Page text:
Pipelining COM ports

Discussion in 'Java' started by hr.org.fer, Nov 13, 2006.

  1. hr.org.fer

    hr.org.fer Guest

    Is it possible to create a pipeline to virtual COM port (MS Windows)?

    I connect a mobile phone to PC over Bluetooth and
    [CommPortIdentifier.getPortIdentifiers();] does not enumerate any port,
    neither COM1 nor virtual port for mobile phone.

    If I use [new FileOutputStream("COM10");] then I can send data to
    mobile phone but I can't read the response.

    Basically, I need to open a pipeline to file. Where can I find more
    information on this topic?
    hr.org.fer, Nov 13, 2006
    #1
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  2. hr.org.fer wrote:
    > Is it possible to create a pipeline to virtual COM port (MS Windows)?
    >
    > I connect a mobile phone to PC over Bluetooth and
    > [CommPortIdentifier.getPortIdentifiers();] does not enumerate any port,
    > neither COM1 nor virtual port for mobile phone.
    >
    > If I use [new FileOutputStream("COM10");] then I can send data to
    > mobile phone but I can't read the response.

    And what happens if you also use [new FileInputStream("COM10");] for
    reading?
    [May be this approach too naive, because I don't have any experience
    with COM ports]
    >
    > Basically, I need to open a pipeline to file. Where can I find more
    > information on this topic?
    >


    --
    Thomas
    Thomas Fritsch, Nov 13, 2006
    #2
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  3. hr.org.fer

    hr.org.fer Guest

    > And what happens if you also use [new FileInputStream("COM10");] for
    > reading?


    I tried that. :) You can't open the same port twice. The following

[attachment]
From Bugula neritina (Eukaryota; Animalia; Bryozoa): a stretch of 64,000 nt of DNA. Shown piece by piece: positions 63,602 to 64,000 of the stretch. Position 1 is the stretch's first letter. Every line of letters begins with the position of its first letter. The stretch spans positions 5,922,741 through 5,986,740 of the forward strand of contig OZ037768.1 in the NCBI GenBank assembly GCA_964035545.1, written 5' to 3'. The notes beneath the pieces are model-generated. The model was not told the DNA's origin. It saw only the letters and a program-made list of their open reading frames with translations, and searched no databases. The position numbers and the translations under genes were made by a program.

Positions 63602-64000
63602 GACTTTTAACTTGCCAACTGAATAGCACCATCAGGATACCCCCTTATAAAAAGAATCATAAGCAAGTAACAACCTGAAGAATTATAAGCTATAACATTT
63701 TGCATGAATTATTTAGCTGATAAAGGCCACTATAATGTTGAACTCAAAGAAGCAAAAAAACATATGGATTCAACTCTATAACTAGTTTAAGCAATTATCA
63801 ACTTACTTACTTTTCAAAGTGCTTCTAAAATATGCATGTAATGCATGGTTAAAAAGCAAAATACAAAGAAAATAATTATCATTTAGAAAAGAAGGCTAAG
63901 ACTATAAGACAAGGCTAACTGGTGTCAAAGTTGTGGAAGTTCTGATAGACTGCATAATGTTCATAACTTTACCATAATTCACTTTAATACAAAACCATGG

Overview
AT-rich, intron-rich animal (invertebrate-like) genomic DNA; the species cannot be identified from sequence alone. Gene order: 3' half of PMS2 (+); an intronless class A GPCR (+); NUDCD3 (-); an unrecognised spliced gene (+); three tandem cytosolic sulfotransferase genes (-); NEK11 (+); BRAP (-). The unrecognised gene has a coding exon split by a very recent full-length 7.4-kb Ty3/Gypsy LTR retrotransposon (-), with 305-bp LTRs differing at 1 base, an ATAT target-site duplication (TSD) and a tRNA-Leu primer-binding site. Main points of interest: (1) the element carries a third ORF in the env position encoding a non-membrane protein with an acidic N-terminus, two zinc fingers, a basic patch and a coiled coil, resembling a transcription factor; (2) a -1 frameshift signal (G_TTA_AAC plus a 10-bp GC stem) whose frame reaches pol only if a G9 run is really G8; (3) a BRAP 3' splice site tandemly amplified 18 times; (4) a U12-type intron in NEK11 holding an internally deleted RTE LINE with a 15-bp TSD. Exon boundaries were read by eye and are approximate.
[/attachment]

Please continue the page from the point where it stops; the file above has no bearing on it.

code:
    try {
    FileInputStream fis = new FileInputStream("COM10");
    FileOutputStream fos = new FileOutputStream("COM10");
    } catch (Exception e) {
    System.err.println(e);
    }

    produces the following output:
    java.io.FileNotFoundException: COM10 (Access is denied)


    In C I can achieve the goal by calling port = open("COM10", O_RDWR);
    but I don't know the equivalent in Java.

    I guess I'll have to look up another solution to my problem. Anyway,
    thanks for trying to help.
    hr.org.fer, Nov 13, 2006
    #3
  4. "hr.org.fer" <> wrote
    > I tried that. :) You can't open the same port twice. The following
    > code:
    > try {
    > FileInputStream fis = new FileInputStream("COM10");
    > FileOutputStream fos = new FileOutputStream("COM10");
    > } catch (Exception e) {
    > System.err.println(e);
    > }
    >
    > produces the following output:
    > java.io.FileNotFoundException: COM10 (Access is denied)
    >
    >
    > In C I can achieve the goal by calling port = open("COM10", O_RDWR);
    > but I don't know the equivalent in Java.

    May be that works:
    RandomAccessFile raf = new RandomAccessFile("COM10", "rw");

    --
    Thomas
    Thomas Fritsch, Nov 13, 2006
    #4
  5. hr.org.fer

    hr.org.fer Guest

    Thomas Fritsch wrote:
    > May be that works:
    > RandomAccessFile raf = new RandomAccessFile("COM10", "rw");